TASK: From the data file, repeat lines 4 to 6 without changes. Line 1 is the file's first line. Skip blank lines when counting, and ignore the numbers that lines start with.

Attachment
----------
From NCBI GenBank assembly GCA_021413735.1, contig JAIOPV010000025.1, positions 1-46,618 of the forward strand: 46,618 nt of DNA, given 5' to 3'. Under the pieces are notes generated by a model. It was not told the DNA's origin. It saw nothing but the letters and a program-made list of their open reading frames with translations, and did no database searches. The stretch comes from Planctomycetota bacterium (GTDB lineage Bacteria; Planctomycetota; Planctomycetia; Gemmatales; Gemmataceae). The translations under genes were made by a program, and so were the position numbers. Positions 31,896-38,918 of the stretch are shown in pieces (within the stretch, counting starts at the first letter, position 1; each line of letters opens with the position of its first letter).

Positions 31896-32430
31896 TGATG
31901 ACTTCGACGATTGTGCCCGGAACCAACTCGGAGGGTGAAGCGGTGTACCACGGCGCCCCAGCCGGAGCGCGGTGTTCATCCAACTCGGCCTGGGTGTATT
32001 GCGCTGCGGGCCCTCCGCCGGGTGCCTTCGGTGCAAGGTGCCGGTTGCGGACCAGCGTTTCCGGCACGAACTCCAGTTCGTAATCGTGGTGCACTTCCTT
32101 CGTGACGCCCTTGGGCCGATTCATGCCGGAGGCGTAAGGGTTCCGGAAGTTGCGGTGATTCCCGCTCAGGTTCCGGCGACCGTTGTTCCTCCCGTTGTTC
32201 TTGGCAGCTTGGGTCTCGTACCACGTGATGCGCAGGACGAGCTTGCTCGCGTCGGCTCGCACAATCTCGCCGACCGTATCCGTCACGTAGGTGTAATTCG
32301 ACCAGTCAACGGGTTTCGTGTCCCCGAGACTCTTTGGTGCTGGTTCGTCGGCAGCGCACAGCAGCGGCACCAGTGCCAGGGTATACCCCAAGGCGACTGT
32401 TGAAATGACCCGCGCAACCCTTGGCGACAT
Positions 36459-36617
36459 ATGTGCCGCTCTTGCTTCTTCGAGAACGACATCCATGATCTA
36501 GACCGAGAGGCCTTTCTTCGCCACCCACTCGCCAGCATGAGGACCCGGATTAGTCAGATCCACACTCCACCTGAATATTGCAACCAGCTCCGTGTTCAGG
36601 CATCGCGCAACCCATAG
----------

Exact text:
31901 ACTTCGACGATTGTGCCCGGAACCAACTCGGAGGGTGAAGCGGTGTACCACGGCGCCCCAGCCGGAGCGCGGTGTTCATCCAACTCGGCCTGGGTGTATT
32001 GCGCTGCGGGCCCTCCGCCGGGTGCCTTCGGTGCAAGGTGCCGGTTGCGGACCAGCGTTTCCGGCACGAACTCCAGTTCGTAATCGTGGTGCACTTCCTT
32101 CGTGACGCCCTTGGGCCGATTCATGCCGGAGGCGTAAGGGTTCCGGAAGTTGCGGTGATTCCCGCTCAGGTTCCGGCGACCGTTGTTCCTCCCGTTGTTC